Headline of 1920 U.S. Census Form

I was working in a local archive the other day, looking for some information about the original owner of a historic property. My search for information led me to the census records, which I accessed via an internet database. I had some extra time, so I thought I would see if I could find some information about my grandfather’s family, which none of the relatives seems to know much about.

With a few clicks of the mouse, I had accessed the 1920 U. S. Census records and found my grandfather’s name. His entire family was listed: father, mother, older brother and sister, and then my grandfather, age seven. The census told me where they had been born, their occupations, and where they lived.  Finding this information was pretty exciting, and I look forward to delving deeper when I have time.

What struck me most as I read, however, was the way this document seemed to freeze time. Here, captured in this census record, my grandfather wasn’t the old man who had come to my birthday parties or taken me to visit veterans at the local V. A. hospital. Here, for all time, my grandfather is a seven-year-old boy, whose world consists of his mother, father, brother, sister and the street where he grew up. All the hopes and dreams, ups and downs, and mistakes and successes of his life are yet to be. At this moment in time, his life path remains to be decided. Here, Grandpa is not yet grandpa; he is a little boy playing with his toys, running through the warm rain on a summer day, going to school, and wondering what his future holds.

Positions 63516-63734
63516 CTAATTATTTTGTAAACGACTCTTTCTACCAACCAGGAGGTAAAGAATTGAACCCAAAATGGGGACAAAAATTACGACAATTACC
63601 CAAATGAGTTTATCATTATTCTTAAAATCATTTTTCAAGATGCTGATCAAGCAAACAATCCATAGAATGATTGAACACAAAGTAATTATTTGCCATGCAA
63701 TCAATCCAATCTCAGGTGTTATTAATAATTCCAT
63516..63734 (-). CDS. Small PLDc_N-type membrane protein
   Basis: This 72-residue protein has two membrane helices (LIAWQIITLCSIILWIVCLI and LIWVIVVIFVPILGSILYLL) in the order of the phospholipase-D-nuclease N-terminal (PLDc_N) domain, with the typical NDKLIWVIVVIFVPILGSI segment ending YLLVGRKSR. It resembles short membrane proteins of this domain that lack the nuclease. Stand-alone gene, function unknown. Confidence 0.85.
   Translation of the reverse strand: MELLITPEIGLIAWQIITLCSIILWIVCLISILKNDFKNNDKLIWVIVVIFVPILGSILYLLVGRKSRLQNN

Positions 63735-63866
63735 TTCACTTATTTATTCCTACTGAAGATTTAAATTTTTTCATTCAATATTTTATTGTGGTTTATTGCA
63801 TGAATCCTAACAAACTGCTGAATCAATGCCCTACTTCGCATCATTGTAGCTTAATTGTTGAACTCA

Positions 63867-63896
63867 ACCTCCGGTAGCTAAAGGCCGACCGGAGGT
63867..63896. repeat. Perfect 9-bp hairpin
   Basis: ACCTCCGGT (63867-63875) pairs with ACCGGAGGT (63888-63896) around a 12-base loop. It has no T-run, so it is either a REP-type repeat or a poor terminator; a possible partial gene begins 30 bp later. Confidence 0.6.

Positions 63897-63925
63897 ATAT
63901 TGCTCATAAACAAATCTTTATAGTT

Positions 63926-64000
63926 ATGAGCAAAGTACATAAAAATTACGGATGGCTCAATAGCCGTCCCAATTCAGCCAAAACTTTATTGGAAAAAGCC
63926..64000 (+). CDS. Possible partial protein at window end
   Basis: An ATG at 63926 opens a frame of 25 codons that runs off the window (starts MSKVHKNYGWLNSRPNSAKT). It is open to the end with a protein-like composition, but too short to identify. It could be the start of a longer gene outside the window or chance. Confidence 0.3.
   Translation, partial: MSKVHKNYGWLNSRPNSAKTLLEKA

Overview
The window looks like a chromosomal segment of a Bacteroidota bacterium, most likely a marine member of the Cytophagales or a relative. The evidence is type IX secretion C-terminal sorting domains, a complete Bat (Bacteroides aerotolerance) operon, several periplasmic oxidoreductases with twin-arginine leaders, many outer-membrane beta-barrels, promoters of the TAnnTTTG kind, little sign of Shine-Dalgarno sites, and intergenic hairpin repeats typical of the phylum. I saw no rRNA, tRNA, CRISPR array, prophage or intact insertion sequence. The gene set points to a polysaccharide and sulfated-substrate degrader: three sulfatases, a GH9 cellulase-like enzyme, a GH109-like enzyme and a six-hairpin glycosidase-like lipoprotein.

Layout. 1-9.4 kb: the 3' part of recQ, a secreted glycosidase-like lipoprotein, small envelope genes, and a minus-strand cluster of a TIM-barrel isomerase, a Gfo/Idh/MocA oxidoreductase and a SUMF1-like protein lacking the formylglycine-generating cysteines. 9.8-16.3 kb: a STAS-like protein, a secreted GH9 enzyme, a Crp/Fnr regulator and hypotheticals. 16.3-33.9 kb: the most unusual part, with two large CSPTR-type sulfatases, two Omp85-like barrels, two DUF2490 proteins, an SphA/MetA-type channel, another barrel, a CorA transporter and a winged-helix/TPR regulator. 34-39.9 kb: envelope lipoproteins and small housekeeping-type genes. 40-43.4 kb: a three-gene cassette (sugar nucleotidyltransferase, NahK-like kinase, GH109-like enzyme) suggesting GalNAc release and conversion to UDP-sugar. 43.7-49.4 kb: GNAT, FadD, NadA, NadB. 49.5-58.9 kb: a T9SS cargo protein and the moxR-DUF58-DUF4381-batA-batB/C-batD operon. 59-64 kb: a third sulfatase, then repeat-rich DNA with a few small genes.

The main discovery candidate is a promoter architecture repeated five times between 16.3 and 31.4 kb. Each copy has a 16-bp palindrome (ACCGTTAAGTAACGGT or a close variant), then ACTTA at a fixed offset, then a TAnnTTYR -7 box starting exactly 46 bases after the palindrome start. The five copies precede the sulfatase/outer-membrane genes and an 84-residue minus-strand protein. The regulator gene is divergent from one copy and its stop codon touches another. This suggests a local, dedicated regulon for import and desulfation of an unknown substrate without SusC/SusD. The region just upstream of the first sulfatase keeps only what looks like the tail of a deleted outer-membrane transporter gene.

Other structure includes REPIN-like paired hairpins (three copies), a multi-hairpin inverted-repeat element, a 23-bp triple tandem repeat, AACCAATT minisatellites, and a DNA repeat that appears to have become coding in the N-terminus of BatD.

My grandfather passed away over twenty years ago, having lived a long, full life. In this document, though, he is seven forever.

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